- persistent blood in your poo – that happens for no obvious reason or is associated with a change in bowel habit
- a persistent change in your bowel habit – which is usually having to poo more often and your poo may also become more runny
- persistent lower abdominal (tummy) pain, bloating or discomfort – that's always caused by eating and may be associated with loss of appetite or significant unintentional weight loss
When to get medical advice
See your GP If you have 1 or more of the symptoms of bowel cancer and they have persisted for 3 weeks or more
Your GP may decide to:
- examine your tummy and bottom to make sure you have no lumps
- arrange for a simple blood test to check for iron deficiency anaemia – this can show whether there's any bleeding from your bowel that you have not been aware of
- arrange for you to have a simple test in hospital to make sure there's no serious cause of your symptoms
Make sure you see your GP if your symptoms persist or keep coming back after stopping treatment, regardless of their severity or your age. You'll probably be referred to hospital.
For more information on bowel cancer visit Bowel Cancer UK's website by clicking here.
Inspired by the work of Dame Deborah James - who died at the age of 40 due to bowel cancer - Lisa has been keeping track of her cancer journey on the @bowelcancerjourney Instagram account where she posts a series of photos and video updates. It is all in a bid to increase awareness of the disease, especially among younger people where testing is often not the first option for doctors.
Lisa said: “I just want to spread awareness and help make sure young people can avoid going through what I have. You only need a handful of symptoms in your body to ring alarm bells. I barely had any; the largest for me was that my tummy would swell up. I would lose blood without realising. Not everyone will see blood. You do have to look for the signs.
"Bowel cancer is meant to be for the over 50s with testing only for the over 55s, but there are people a lot younger who are getting diagnosed at a late stage when it’s too late for them. Don’t take no for an answer. Trust your gut is my motto. If you think there is a problem, perhaps your bowel habits have changed. Just try and demand a test. It’s not a big deal, but it can save your life.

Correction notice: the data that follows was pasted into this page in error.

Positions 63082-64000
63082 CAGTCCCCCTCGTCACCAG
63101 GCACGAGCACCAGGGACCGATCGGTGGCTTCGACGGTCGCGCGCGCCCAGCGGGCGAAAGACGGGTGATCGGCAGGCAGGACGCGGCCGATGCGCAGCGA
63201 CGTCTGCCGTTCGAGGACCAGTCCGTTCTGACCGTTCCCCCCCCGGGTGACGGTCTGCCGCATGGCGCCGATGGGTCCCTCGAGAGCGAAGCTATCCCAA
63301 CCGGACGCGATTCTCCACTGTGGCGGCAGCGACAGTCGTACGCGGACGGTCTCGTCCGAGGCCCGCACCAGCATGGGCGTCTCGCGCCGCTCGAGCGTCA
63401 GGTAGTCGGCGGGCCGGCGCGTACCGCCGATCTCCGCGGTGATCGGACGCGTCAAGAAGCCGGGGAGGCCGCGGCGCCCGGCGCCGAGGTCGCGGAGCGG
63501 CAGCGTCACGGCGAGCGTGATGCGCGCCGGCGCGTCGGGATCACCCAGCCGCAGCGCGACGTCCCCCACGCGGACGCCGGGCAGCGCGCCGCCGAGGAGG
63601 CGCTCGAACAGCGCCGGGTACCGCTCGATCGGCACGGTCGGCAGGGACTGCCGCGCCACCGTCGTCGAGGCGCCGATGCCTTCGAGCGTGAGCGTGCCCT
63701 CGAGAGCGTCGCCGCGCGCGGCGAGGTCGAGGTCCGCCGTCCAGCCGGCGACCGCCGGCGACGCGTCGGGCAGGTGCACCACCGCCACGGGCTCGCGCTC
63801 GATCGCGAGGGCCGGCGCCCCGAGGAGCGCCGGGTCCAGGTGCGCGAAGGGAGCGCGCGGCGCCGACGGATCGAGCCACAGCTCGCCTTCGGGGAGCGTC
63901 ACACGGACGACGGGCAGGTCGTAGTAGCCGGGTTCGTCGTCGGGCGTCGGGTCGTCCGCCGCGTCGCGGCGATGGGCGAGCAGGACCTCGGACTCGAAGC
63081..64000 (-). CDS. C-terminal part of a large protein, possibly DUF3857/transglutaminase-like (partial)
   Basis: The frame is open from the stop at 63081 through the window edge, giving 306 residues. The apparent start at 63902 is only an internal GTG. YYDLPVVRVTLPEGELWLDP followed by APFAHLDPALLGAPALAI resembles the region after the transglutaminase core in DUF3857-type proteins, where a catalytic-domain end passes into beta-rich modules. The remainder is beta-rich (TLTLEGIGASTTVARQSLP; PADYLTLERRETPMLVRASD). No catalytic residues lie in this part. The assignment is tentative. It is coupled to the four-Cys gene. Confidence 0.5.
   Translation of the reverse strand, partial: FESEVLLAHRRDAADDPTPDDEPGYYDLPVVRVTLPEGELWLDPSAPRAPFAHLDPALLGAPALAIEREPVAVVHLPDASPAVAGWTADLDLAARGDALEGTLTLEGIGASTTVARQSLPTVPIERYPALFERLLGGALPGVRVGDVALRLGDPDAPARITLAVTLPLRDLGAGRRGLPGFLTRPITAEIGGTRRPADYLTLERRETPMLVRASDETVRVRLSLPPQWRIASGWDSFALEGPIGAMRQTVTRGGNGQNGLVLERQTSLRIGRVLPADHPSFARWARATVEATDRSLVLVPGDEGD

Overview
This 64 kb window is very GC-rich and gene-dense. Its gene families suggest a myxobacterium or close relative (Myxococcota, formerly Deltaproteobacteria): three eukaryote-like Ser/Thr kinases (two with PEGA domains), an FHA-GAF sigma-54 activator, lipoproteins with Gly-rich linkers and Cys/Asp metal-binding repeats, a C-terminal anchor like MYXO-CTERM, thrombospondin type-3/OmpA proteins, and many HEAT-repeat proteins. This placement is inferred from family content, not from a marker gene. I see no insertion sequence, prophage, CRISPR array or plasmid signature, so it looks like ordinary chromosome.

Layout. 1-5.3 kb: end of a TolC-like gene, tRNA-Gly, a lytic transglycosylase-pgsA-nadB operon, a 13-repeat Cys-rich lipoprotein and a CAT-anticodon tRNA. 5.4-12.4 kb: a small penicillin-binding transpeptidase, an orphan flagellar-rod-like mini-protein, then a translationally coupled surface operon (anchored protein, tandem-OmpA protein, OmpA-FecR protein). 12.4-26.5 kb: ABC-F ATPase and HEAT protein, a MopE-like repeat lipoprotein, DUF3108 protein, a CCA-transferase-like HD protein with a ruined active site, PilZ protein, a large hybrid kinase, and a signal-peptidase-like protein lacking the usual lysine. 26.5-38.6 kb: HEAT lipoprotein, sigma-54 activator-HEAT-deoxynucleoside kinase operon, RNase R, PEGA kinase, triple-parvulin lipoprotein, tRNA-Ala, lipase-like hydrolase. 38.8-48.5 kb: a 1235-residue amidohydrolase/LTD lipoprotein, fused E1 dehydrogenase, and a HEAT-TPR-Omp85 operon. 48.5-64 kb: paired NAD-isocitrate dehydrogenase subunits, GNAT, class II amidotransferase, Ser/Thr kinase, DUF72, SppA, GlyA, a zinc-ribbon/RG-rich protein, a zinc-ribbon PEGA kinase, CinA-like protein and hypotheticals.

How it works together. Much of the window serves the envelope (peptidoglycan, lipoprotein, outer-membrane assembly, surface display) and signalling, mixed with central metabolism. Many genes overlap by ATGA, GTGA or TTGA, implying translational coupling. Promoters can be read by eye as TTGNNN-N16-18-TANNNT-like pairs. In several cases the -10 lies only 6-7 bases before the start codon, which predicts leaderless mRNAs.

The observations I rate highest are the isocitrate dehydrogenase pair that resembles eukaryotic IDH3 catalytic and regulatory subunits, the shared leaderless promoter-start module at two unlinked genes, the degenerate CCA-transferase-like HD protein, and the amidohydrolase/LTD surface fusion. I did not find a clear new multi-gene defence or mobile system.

"You can get FIT tests (faecal immunochemical test) from the pharmacy. Even if the doctors won’t give you a test, it’s so worth getting one privately. I’m supporting a lot of young girls online who are worried about stomach problems and they’re not being tested due to their age. I sometimes feel like we’re being pushed to the side because of our ages, but it’s a really important thing."
Dr Lisa Wilde, Bowel Cancer UK's Director of Research and External Affairs said: "Bowel cancer is the fourth most common cancer in the UK and bowel cancer can affect people of all ages. Every year more than 2,600 people under 50 are diagnosed with bowel cancer in the UK and that number is increasing.
“Despite this, awareness that this is a disease that younger people can be diagnosed with is low amongst the general public and healthcare professionals. That’s why we launched our Never Too Young campaign in 2013 after we increasingly heard from younger bowel cancer patients that they were being diagnosed late, having been told they were too young to have the disease.
"The understanding of bowel cancer in the under 50s is also a key part of our research strategy. We want to know and understand why the numbers are increasing and how we can diagnose younger people more quickly to hopefully save lives."